After having etched the desired masking pattern in the nitride layer 4, the substrate 2 is then etched with ODE. That is, in FIG. 1B the moats formed thereby take the form of grooves 8 within the substrate 2, which are bounded by sidewalls 9 lying in the {111} planes, which accordingly are perpendicular to the {110} surfaces 3 and 5. The etchant utilized exhibits a slower etch rate in the {111} plane than it exhibits in the {110} or other planes. Various etching solutions exhibit this property as is disclosed in J. Electrochemical Society, Vol. 114, 1967, page 965. For a more detailed explanation of the phenomena of orientation dependent etching {110} material along the {111} planes, reference is made to copending patent application assigned to the assignee of this application, IMPROVEMENT IN METHODS FOR FORMING CIRCUIT COMPONENTS WITHIN A SUBSTRATE AND SEMICONDUCTOR SUBSTRATE, Ser. No. 788,177, filed Dec. 31, 1968 now abandoned.

A 50% potassium hydroxide/water mixture is utilized for the orientation dependent etch. At, the etch rate in the {110} direction in grooves of 0.1 mils width along the {111} plane is approximately 0.060 mils per minute. Accordingly, a slice 20 mils thick is completely etched in the {110} direction in approximately 330 minutes. Miller indices convention dictates that direction is defined as perpendicular to the plane, so a {110} direction lies in the {111} sidewall plane. As noted earlier, the grooves produced thereby are bounded by {111} sidewalls 9 substantially perpendicular to the {110} surface.

After etching the substrate for approximately 330 minutes, grooves 8 are produced in FIG. 1B, which are approximately 20 mils deep. In this embodiment the preferential etch is discontinued before a 25 mil groove is produced. The remaining 5 mils of substrate, which is denoted by numeral 10, provides, for example, suitable mechanical strength for the slice. After removing the nitride layer 4, by conventional etching techniques, the basic structure depicted in FIG. 1B is produced, which is characterized as a body of silicon material having therein upper and lower surfaces 3 and 5 lying in the {110} plane. A preselected pattern of orientation dependent etched grooves 8 are bounded by sidewalls 9 which lie substantially perpendicular to the {110} plane.

Although depicted in FIGS. 1B, 3 and 4 as flat, groove 8 is typically notched in a V-shape. Grooves having such V-shaped bottom portions 9' are equally suitable within the scope of this invention.

Referring now to FIG. 2A, there is shown a structure identical to FIG. 1A with like character references denoting like parts with the exception that the substrate portion 2 is of P+ conductivity type with an acceptor concentration greater than 5 .times. 10.sup.19 atoms/cm.sup.3 but less than 7 .times. 10.sup.19 atoms/cm.sup.3 and the substrate portion 50 is of P++ conductivity type with an acceptor concentration of greater than 7 .times. 10.sup.19 atoms/cm.sup.3. When the structure of FIG. 2A is etched with an ODE such as 12 wt.% KOH, 66 wt.% H.sub.2 O, and 22 wt.% n-propanol, etching will take place down to the junction 52 and stop. Therefore, the depth of the etch can be accurately controlled. The width and length of the groove is determined by the dimensions of the apertures 6 in the mask. Therefor, the entire surface area of the etched device as shown in FIG. 2B can be accurately predetermined with reproducible results. The remainder of the processing will be the same as the embodiment of FIG. 1A. Note that various other etch stops could replace the P++ region, such as a noble metal, oxide, or nitride, to provide similar precise depth control.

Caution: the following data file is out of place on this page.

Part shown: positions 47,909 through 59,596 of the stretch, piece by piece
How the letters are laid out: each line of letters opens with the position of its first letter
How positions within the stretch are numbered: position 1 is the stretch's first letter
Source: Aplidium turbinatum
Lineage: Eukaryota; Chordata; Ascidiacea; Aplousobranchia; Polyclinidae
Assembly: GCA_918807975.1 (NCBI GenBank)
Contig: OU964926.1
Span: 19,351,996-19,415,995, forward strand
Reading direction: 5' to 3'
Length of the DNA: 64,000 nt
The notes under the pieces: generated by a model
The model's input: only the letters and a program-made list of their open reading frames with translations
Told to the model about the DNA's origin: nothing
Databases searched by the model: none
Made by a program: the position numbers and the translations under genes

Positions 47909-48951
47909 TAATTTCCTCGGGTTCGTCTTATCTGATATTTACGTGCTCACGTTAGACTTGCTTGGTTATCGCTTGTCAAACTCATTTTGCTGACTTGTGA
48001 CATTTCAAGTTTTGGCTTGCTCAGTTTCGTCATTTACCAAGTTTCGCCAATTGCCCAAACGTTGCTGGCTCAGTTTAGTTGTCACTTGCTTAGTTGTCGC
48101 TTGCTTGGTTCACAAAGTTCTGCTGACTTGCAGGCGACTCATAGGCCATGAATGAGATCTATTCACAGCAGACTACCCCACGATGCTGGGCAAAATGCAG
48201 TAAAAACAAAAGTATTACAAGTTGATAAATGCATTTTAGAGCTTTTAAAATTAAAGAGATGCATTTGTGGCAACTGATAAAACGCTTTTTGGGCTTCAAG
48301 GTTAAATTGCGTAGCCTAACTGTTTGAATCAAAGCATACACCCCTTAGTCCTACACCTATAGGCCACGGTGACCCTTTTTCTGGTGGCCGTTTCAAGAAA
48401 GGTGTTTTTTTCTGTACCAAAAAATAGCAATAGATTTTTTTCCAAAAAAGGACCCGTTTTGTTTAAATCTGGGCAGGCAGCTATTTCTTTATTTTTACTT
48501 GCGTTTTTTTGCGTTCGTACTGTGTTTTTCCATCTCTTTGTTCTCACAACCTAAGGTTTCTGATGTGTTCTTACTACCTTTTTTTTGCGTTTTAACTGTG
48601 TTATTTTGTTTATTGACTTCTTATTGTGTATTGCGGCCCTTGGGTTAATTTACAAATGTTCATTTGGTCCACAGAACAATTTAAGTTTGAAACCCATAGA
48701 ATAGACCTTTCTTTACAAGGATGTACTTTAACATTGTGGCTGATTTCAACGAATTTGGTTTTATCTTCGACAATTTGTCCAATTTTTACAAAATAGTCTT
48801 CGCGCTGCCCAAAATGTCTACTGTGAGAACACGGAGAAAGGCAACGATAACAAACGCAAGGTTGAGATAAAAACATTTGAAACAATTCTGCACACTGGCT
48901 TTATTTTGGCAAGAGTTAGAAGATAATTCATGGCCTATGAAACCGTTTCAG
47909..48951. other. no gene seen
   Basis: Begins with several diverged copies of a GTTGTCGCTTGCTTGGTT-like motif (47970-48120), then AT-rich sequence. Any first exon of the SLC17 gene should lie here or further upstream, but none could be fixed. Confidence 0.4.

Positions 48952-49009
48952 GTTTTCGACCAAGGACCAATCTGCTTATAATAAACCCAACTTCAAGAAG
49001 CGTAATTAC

Referring now to FIG. 2C, there is shown a structure similar to that of FIG. 1A, but one that has narrow grooves of width W having a predetermined length L. When using an orientation dependent etch which etches all crystal planes at a faster rate than the {111}, such as 50%/KOH/H.sub.2 O, for example, the grooves develop {111} facets at their ends that are not perpendicular to the {110} slice surface. Since these {111} facets are very slow etching, the groove will virtually stop etching when the groove reaches a depth D.sub.L = L/2.sqroot.3. The resulting narrow groove is then bounded by four slow etching planes, two of which are the sidewall {111} planes, which subtend to the top {110} surface, and two of which are another pair of {111} planes that subtend to the top {110} surface. Etching grooves of this configuration to completion allows much greater control of the groove surface area than does the more common method of simultaneously controlling time, temperature and chemical composition of the etching solution.

It will be noted in FIG. 2C that the ends of the aperture subtend an angle of to the long dimension of the aperture. This parallelogram shaped aperture allows the ultimate control of groove geometry and is important when the groove is not long compared to its width, that is, when L/W<20. However, for long narrow grooves with L/W>20, this particular aperture shape is not essential for good control of groove geometry; the end of the aperture can be square or even semi-circular and the end facets and ultimate groove depth will still be under adequate control for most purposes.